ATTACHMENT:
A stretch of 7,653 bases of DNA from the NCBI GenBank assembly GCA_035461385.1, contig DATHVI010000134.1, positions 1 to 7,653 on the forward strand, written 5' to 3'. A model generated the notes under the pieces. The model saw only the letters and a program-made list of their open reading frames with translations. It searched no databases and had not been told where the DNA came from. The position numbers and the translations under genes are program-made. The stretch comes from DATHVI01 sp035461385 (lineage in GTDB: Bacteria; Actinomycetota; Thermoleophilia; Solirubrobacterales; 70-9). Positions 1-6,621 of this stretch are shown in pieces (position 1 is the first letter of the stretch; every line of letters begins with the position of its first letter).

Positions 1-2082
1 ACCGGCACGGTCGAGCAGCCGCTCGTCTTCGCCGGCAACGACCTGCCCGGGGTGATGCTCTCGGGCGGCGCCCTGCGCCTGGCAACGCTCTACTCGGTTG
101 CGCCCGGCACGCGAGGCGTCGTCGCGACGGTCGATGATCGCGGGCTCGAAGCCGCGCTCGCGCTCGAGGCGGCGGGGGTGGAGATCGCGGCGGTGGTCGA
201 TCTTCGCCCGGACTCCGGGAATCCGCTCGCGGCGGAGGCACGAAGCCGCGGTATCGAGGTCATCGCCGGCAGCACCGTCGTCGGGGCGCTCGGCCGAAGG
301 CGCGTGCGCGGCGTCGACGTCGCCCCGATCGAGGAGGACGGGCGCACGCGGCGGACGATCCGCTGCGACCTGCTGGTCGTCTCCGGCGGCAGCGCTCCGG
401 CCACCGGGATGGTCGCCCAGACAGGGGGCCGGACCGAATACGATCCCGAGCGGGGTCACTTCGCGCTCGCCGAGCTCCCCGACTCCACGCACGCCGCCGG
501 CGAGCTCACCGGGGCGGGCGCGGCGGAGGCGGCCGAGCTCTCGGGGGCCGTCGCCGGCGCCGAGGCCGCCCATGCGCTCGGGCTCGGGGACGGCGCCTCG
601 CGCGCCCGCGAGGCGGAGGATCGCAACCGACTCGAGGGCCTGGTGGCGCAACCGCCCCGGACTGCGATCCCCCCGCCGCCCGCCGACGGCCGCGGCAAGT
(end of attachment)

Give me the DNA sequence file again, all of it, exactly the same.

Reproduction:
A stretch of 7,653 bases of DNA from the NCBI GenBank assembly GCA_035461385.1, contig DATHVI010000134.1, positions 1 to 7,653 on the forward strand, written 5' to 3'. A model generated the notes under the pieces. The model saw only the letters and a program-made list of their open reading frames with translations. It searched no databases and had not been told where the DNA came from. The position numbers and the translations under genes are program-made. The stretch comes from DATHVI01 sp035461385 (lineage in GTDB: Bacteria; Actinomycetota; Thermoleophilia; Solirubrobacterales; 70-9). Positions 1-6,621 of this stretch are shown in pieces (position 1 is the first letter of the stretch; every line of letters begins with the position of its first letter).

Positions 1-2082
1 ACCGGCACGGTCGAGCAGCCGCTCGTCTTCGCCGGCAACGACCTGCCCGGGGTGATGCTCTCGGGCGGCGCCCTGCGCCTGGCAACGCTCTACTCGGTTG
101 CGCCCGGCACGCGAGGCGTCGTCGCGACGGTCGATGATCGCGGGCTCGAAGCCGCGCTCGCGCTCGAGGCGGCGGGGGTGGAGATCGCGGCGGTGGTCGA
201 TCTTCGCCCGGACTCCGGGAATCCGCTCGCGGCGGAGGCACGAAGCCGCGGTATCGAGGTCATCGCCGGCAGCACCGTCGTCGGGGCGCTCGGCCGAAGG
301 CGCGTGCGCGGCGTCGACGTCGCCCCGATCGAGGAGGACGGGCGCACGCGGCGGACGATCCGCTGCGACCTGCTGGTCGTCTCCGGCGGCAGCGCTCCGG
401 CCACCGGGATGGTCGCCCAGACAGGGGGCCGGACCGAATACGATCCCGAGCGGGGTCACTTCGCGCTCGCCGAGCTCCCCGACTCCACGCACGCCGCCGG
501 CGAGCTCACCGGGGCGGGCGCGGCGGAGGCGGCCGAGCTCTCGGGGGCCGTCGCCGGCGCCGAGGCCGCCCATGCGCTCGGGCTCGGGGACGGCGCCTCG
601 CGCGCCCGCGAGGCGGAGGATCGCAACCGACTCGAGGGCCTGGTGGCGCAACCGCCCCGGACTGCGATCCCCCCGCCGCCCGCCGACGGCCGCGGCAAGT